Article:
On November 15, 2009, G3 Holistic, a nonprofit mutual benefit corporation, began operating an MMD in Upland. On November 23, 2009, G3 Holistic applied for a business license. G3Holistic’s business license application and articles of incorporation disclosed G3 Holistic’sintent to operate an MMD in Upland. Upland did not issue G3 Holistic a business license.

On November 24, 2009, Upland Code Enforcement Officer Michael Ollis sent G3 Holistic a notice of violation, demanding that G3 Holistic stop operating its MMD business. Officer Ollis notified G3 Holistic that it was in violation of Upland Municipal Code (UMC) section 5.04.090 because G3 Holistic was operating without a business license. UMC section 5.04.090A provides that: “It is unlawful for any person to transact and carry on any business, trade, profession, calling or occupation in the city without first having procured a license from the city . . . or without complying with any and all applicable provisions of this title and the Upland Municipal Code.” The notice of violation also stated that, under UMC section 17.12.050E: “No medical marijuana dispensary . . . shall be permitted in any zone within the city.” Officer Ollis warned G3 Holistic that the notice of violation order might result in the issuance of a citation or other legal action by the city attorney’s office.

Between December 2009 and March 2010, Upland City Attorney William Curley discussed the notice of violation with G3 Holistic’s chief executive officer, Aaron Sandusky, and G3 Holistic’sattorney, Rajan Maline. Curley told Maline that Upland’s zoning provisions did not allow MMD’s as a permissible use in Upland and that G3 Holistic must cease its operations immediately. On March 8, 2010, Curley sent Maline a letter asking whether G3 Holistic would voluntarily close down its illegal MMD business in Upland. In response, Maline told Curley that G3Holistic believed its business was legal and would not close.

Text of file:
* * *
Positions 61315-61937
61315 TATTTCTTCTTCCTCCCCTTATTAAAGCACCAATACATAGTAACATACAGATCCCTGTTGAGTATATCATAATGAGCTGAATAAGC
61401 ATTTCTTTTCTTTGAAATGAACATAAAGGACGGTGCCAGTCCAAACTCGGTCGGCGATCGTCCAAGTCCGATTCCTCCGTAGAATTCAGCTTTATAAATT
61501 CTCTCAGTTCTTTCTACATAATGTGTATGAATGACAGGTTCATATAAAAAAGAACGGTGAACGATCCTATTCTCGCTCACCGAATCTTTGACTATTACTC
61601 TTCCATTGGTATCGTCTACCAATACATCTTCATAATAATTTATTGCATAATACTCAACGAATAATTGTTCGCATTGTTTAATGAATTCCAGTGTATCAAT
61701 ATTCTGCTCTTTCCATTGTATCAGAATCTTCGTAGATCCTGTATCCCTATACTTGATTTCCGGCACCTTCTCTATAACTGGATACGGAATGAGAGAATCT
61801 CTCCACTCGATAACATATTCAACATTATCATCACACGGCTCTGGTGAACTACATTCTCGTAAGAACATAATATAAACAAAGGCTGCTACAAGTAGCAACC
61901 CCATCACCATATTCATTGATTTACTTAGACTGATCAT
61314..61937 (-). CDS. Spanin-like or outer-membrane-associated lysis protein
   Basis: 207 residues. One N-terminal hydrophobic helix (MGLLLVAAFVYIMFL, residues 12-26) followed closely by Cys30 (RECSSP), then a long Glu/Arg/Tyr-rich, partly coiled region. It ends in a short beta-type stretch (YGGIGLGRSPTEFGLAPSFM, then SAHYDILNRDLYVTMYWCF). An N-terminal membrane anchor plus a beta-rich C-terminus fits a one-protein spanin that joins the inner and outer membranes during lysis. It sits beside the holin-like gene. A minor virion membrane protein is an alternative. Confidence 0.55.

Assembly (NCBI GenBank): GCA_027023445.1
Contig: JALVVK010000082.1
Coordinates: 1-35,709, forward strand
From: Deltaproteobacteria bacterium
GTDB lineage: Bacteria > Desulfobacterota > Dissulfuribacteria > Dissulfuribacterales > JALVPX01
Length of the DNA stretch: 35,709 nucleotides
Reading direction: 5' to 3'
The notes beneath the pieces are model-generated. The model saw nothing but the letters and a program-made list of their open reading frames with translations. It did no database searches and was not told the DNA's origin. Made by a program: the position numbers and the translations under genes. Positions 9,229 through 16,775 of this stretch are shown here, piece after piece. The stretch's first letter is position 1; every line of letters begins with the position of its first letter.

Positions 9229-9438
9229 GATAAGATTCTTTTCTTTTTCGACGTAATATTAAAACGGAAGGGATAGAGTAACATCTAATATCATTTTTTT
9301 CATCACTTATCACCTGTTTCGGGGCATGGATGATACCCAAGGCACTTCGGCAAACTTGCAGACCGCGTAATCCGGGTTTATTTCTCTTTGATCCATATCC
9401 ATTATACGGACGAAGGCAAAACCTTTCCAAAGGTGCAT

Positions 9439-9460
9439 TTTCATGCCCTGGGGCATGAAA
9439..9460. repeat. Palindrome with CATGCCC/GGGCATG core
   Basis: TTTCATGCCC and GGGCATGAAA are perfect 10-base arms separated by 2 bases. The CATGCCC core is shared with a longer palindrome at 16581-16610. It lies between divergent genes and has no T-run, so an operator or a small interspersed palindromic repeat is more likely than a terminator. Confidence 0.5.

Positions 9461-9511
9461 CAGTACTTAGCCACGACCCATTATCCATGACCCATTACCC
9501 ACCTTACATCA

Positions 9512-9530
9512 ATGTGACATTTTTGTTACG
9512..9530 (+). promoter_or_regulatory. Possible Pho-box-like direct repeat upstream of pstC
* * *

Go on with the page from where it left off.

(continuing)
On March 15, 2010, plaintiffs filed a complaint against G3 Holistic and the property owner, Magna & Magna, for declaratory relief and a preliminary and permanent injunction to abate G3Holistic’s MMD as a public nuisance. The complaint alleged G3 Holistic was required to have a business license to transact business in Upland under UMC section 5.04.090A. Selling marijuana is not a permitted use in the highway commercial zone where G3 Holistic was located, under UMC chapter 17.74 and UMC section 17.12.130, and MMD’s are not permitted in any zone within Upland under UMC section 17.12.050E. Any use of real property contrary to Upland’s zoning code is unlawful and a public nuisance under UMC section 17.12.170. G3Holistic was conducting a business without a license and selling marijuana to the public. The property owner, Magna & Magna, was aware G3 Holistic was illegally conducting business on Magna & Magna’s property. Plaintiffs requested the court to enjoin G3 Holistic from conducting business in Upland without first obtaining a license. Plaintiffs also requested the court to enjoinG3 Holistic from selling marijuana and Magna & Magna from assisting G3 Holistic. In addition, plaintiffs requested the court to declare G3 Holistic’s MMD business a public nuisance per se.G3 Holistic answered the complaint.

In June 2010, plaintiffs filed a motion for a preliminary injunction, seeking to shut down G3Holistic’s MMD. On August 13, 2010, the trial court heard the motion and issued a preliminary injunction prohibiting G3 Holistic from operating an MMD in Upland. G3 Holistic nevertheless continued operating its MMD until September 20, 2010, when G3 Holistic agreed to close.